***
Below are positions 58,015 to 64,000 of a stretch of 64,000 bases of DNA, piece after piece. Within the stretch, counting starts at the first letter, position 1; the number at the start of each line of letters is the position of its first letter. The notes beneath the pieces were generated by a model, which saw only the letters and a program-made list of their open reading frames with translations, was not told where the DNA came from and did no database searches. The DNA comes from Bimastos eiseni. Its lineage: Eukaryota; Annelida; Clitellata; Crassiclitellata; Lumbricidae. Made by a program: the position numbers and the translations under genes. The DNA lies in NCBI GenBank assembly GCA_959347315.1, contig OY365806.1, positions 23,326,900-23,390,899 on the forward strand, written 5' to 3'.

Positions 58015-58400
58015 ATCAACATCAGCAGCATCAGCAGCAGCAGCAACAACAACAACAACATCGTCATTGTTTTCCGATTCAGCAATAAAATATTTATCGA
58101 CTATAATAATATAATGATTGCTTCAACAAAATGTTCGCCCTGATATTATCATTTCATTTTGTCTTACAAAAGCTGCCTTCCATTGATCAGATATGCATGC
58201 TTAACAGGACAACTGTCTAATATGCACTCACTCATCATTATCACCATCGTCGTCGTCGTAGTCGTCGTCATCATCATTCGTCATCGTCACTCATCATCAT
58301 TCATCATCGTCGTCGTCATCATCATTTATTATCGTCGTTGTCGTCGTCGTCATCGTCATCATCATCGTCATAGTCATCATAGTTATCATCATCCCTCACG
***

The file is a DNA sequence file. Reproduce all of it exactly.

Below are positions 58,015 to 64,000 of a stretch of 64,000 bases of DNA, piece after piece. Within the stretch, counting starts at the first letter, position 1; the number at the start of each line of letters is the position of its first letter. The notes beneath the pieces were generated by a model, which saw only the letters and a program-made list of their open reading frames with translations, was not told where the DNA came from and did no database searches. The DNA comes from Bimastos eiseni. Its lineage: Eukaryota; Annelida; Clitellata; Crassiclitellata; Lumbricidae. Made by a program: the position numbers and the translations under genes. The DNA lies in NCBI GenBank assembly GCA_959347315.1, contig OY365806.1, positions 23,326,900-23,390,899 on the forward strand, written 5' to 3'.

Positions 58015-58400
58015 ATCAACATCAGCAGCATCAGCAGCAGCAGCAACAACAACAACAACATCGTCATTGTTTTCCGATTCAGCAATAAAATATTTATCGA
58101 CTATAATAATATAATGATTGCTTCAACAAAATGTTCGCCCTGATATTATCATTTCATTTTGTCTTACAAAAGCTGCCTTCCATTGATCAGATATGCATGC
58201 TTAACAGGACAACTGTCTAATATGCACTCACTCATCATTATCACCATCGTCGTCGTCGTAGTCGTCGTCATCATCATTCGTCATCGTCACTCATCATCAT
58301 TCATCATCGTCGTCGTCATCATCATTTATTATCGTCGTTGTCGTCGTCGTCATCGTCATCATCATCGTCATAGTCATCATAGTTATCATCATCCCTCACG